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Amazon customer service to sellers falters

I gotta admit: I’m conflicted about ordering from Amazon for reasons beyond fulfilling their guaranteed delivery windows and treatment of employees. A just-uncovered article details how the company is NOT providing top-notch customer service to its sellers—who are invaluable stakeholders in Amazon’s success formula.

The article notes: “Amazon charges third-party sellers as much as $5,000 per month to gain access to a dedicated customer-service person under its management growth program…A Washington Post report detailed how sellers who don’t pay into this system could be left without access to immediate help when relying on Amazon’s automated customer-service channels to deal with issues like fraud…Sellers and former employees told The Post that Amazon is focused on increasing profits at the expense of sellers.”

Continuing on, the article points out: “The service guarantees quick help from a real person, according to The Post, and deciding not to pay can have devastating effects on sellers’ businesses, especially in instances where quick customer support is required…The article talked about Jeff Peterson, an Amazon seller in California who did not opt to pay for the service. Peterson’s account was hacked, and he said he called Amazon’s support line, its customer service number, and emailed Jeff Bezos himself, but nothing worked, and he was left helpless as fraudulent orders and negative reviews poured in. It was over three weeks before Peterson was able to access his account again, according to The Post…Without paying into this program, Amazon still offers customer service to sellers, but without the dedicated account manager who could solve problems that appear before they blow up.”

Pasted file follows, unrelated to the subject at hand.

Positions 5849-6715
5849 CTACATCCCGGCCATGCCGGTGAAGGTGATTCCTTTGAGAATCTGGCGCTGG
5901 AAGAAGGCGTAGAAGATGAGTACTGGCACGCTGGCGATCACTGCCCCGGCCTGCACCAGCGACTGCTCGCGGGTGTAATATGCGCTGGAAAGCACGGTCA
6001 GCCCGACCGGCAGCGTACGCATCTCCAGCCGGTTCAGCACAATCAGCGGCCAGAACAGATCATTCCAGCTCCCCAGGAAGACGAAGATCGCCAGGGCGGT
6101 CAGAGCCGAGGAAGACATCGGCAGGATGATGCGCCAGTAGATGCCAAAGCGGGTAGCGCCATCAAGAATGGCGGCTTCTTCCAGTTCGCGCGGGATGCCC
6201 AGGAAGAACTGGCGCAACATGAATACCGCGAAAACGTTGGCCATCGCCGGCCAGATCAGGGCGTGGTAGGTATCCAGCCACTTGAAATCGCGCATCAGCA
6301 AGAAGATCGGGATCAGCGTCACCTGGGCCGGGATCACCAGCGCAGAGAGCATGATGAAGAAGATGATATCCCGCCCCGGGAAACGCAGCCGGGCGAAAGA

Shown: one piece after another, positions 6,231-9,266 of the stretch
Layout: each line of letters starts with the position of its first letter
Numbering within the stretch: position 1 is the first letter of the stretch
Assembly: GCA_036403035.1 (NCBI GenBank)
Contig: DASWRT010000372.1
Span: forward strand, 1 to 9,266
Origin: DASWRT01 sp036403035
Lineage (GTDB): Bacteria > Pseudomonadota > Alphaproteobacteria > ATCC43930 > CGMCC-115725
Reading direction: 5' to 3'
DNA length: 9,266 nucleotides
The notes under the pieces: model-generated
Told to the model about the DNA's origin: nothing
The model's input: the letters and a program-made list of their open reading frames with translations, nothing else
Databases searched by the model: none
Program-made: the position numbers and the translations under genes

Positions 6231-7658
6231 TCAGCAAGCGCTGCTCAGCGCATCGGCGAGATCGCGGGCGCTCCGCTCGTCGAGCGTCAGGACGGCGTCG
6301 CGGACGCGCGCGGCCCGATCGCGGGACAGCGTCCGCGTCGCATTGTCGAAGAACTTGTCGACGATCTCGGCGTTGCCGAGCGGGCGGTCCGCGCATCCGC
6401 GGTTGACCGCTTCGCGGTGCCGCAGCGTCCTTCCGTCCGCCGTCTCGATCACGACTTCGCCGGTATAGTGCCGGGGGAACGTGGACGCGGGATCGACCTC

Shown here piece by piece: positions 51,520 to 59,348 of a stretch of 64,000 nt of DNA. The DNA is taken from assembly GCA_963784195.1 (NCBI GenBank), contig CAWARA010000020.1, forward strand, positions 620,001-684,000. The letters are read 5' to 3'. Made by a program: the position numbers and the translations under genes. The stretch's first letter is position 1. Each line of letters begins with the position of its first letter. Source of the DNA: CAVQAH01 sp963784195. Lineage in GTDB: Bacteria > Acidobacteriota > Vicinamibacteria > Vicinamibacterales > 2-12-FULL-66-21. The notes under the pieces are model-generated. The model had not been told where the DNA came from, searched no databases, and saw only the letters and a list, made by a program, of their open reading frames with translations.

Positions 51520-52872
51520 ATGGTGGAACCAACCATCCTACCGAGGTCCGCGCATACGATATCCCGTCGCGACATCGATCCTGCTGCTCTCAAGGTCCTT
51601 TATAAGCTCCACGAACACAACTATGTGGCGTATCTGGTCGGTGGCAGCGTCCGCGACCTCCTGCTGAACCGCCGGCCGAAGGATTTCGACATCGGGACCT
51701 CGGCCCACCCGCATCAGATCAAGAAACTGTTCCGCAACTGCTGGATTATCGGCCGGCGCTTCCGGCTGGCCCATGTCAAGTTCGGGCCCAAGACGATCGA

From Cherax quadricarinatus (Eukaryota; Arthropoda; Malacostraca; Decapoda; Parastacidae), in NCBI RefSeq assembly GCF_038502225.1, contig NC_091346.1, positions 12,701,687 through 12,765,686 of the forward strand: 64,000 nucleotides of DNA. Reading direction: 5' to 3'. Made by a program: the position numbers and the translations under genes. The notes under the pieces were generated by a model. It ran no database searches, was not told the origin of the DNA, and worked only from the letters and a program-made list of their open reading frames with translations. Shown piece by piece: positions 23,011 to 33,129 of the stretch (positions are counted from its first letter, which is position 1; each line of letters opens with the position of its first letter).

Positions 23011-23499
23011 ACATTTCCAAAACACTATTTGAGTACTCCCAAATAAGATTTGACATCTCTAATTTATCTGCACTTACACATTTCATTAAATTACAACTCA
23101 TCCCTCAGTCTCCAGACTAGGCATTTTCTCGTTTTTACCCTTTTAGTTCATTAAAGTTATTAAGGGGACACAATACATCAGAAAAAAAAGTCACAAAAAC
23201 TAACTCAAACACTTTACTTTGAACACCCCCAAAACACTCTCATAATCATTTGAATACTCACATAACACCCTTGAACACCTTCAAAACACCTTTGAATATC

Then, the article says that governmental entities are looking into a potential conflict of interest, even as Amazon disputes accusations “…of hurting third-party sellers. In his annual letter to shareholders, Bezos wrote, ‘Third-party sellers are kicking our first party butt. Badly.’ In 2018, third-parties sold 58% of all merchandise on the website, according to The Washington Post.”

Dispute this, Jeff: I’ve made Amazon my #2 go-to retailer behind Costco. I’m re-evaluating if/how I want to do business with a company that clearly is achieving success on the backs of some stakeholders. My direct customer service interactions, although fulfilling Amazon’s “customer centric” mantra for me, don’t obviate my increasing dissatisfaction on other customer-service-oriented fronts.

I’ve placed several Amazon orders this week alone. My account shows that I’ve placed nine orders in the last month. So, ceasing to buy from Amazon will require a rethink of my buying strategy. But, hey, it’s a first-world problem. I can live without that picture frame or probiotics on their site. Or, find another way to get these items—including revitalizing brick-and-mortar buying.

I’m on the bubble. The questions are whether or not that bubble bursts—and, if so, when.

Stay tuned. I’m certainly going to see where Amazon goes with its questionable treatment of sellers.


Back to borrowing a page from Simon & Garfunkel’s 59th Street Bridge Song (Feelin’ Groovy): “Slow down, you move too fast. You got to make the morning last.” It’s time to reassess our “immediate gratification-on-steroids culture.” The more companies speed up such processes as fulfillment and delivery, the more they risk not meeting commitments. In the rush to out-compete everyone, companies are offering hours instead of days or even weeks to get that latest-and-greatest item from the factory to front door. In some cases, it’s raising expectations to often unsustainable levels. When expectations are not met, frustration and disappointment follow. That’s not a good place to be in the customer service world. ML

Mark Lusky is a veteran writer, storyteller and author, with 40+ years of public relations, advertising, marketing and journalism experience.

Author of A Wandering Wondering Jew… and co-author of Don’t Get Mad, Get Leverage,  Mark (aka The Happy Curmudgeon) is the owner of a Denver-based marketing communications firm.

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